Page One: Inside the New York Times
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PAGE ONE: INSIDE THE NEW YORK TIMES deftly gains unprecedented access to The New York Times newsroom and the inner workings of the Media Desk. With the Internet surpassing print as the main news source and newspapers all over the country going bankrupt, PAGE ONE chronicles the transformation of the media industry at its time of greatest turmoil. It gives us an up-close look at the vibrant cross-cubicle debates and collaborations, tenacious jockeying for on-the-record quotes, and skillful page-one pitching that produce the daily miracle of a great news organization. What emerges is a nuanced portrait of journalists continuing to produce extraordinary work under increasingly difficult circumstances. At the heart of the film is the burning question on the minds of everyone who cares about a rigorous American press, Times lover or not: what will happen if the fast-moving future of media leaves behind the fact-based, original reporting that helps to define our society?
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The giant may be wounded, but it's still a giant. Page One shows some of the negotiations with Julian Assange of Wikileaks, who provided material to the paper because he knew it was the best way to spread his message. Popular news aggregator sites are happy to link to, or rewrite, New York Times stories but don't want to pay for them.
So what does the paper do? Does it stop printing and focus only on digital delivery, does it put up a paywall to fend off the freeloaders, or does it continue trying to save costs (we see tearful farewells of people who have been fired) as it slowly bleeds away? Several other major U.S. newspapers have already folded while others are effectively in bankruptcy protection. Who cares who produces the news as long as it's out there?
Because this is a media story, Page One tells it largely through the eyes of the paper's media reporters. This is where the film starts to run into problems. Much of the film focuses on David Carr, the loud and opinionated media correspondent who used to be a violent drug addict until he turned his life around. Although Carr is certainly a character, and resolutely defends the traditional values of the paper at the many panels he speaks at, putting so much emphasis on one person means the audience starts to wonder whether the film is really about him or the Times or both or neither. The effect is confusing and we wander down a few dead-ends, such as the farewell party for a reporter heading off for Iraq. This is supposed to show that the Times does matter, that it is devoting a lot of resources to cover a difficult and important story. Yet the way it is slotted into the film makes it look almost like an afterthought.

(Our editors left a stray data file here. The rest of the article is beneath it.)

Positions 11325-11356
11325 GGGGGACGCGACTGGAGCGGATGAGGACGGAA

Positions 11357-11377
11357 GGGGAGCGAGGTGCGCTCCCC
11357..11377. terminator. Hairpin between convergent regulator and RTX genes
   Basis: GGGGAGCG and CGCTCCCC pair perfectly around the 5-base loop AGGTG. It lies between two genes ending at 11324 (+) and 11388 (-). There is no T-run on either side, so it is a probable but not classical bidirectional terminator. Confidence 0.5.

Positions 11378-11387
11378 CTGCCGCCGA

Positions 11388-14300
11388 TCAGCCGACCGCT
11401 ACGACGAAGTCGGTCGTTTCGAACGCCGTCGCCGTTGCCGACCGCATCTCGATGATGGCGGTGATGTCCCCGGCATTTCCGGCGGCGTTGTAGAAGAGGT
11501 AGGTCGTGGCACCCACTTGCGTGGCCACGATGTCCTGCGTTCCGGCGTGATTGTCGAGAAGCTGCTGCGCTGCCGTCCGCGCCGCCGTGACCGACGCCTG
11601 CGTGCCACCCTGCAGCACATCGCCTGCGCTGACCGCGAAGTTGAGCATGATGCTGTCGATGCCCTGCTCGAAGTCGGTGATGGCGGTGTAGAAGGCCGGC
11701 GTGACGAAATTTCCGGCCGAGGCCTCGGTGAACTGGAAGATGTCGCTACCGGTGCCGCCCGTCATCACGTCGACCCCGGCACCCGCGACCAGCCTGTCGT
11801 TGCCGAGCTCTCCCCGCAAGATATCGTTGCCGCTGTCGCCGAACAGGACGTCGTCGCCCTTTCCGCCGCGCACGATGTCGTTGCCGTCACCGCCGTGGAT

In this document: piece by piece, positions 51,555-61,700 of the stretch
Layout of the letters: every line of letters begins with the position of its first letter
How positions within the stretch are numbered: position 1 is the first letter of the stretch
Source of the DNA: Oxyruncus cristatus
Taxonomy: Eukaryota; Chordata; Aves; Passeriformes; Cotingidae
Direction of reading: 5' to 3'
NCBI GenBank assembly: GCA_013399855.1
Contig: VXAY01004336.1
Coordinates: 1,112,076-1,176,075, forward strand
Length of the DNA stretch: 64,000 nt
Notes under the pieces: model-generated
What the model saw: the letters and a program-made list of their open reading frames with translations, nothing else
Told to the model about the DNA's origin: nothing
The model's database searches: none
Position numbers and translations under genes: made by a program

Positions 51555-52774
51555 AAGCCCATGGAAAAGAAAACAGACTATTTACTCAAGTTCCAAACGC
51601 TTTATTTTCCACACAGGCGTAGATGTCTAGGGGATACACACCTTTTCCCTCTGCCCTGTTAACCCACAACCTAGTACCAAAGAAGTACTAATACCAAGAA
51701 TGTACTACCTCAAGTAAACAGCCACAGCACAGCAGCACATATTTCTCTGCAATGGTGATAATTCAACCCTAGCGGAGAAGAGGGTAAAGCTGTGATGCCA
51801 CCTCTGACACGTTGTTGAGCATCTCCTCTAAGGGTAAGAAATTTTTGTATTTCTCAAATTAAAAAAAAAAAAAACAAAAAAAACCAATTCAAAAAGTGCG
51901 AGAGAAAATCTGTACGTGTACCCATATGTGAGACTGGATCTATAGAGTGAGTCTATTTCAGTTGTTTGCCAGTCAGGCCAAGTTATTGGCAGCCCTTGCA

That said, there's enough here to make it worthwhile, including some very funny moments (the bemused reaction of reporters and editors when NBC "announces" the pullout of the last U.S. troops from Iraq is worth the entry price alone) and many scenarios which will ring true for reporters in the audience.
Page One doesn't really answer any of the questions it poses, although it does seem to conclude the Times would be sorely missed if the paper went under. All in all, this is a flawed documentary, yet one well worth watching.
PAGE ONE reminds us that even if the Internet had not cut in on some of the newspaper industry's action, THE NEW YORK TIMES probably still would have lost readers when its complicity with the Bush White House became public knowledge. As a subscriber to the F.A.I.R. (Fairness & Accuracy In Reporting) publication EXTRA! for 25 years, I've read more than a few articles about the TIMES' pro-moneyed interests reporting, but the Judith Miller/Iraq scandal took it to a higher level.
Nonetheless, I'm still rooting for the NEW YORK TIMES to survive and be a great newspaper, even if it was never as great as we think. We need newspapers. There is no substitute for them.
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Presenting fact is no longer a public service. Or even necessary.
Just as long as you get attention.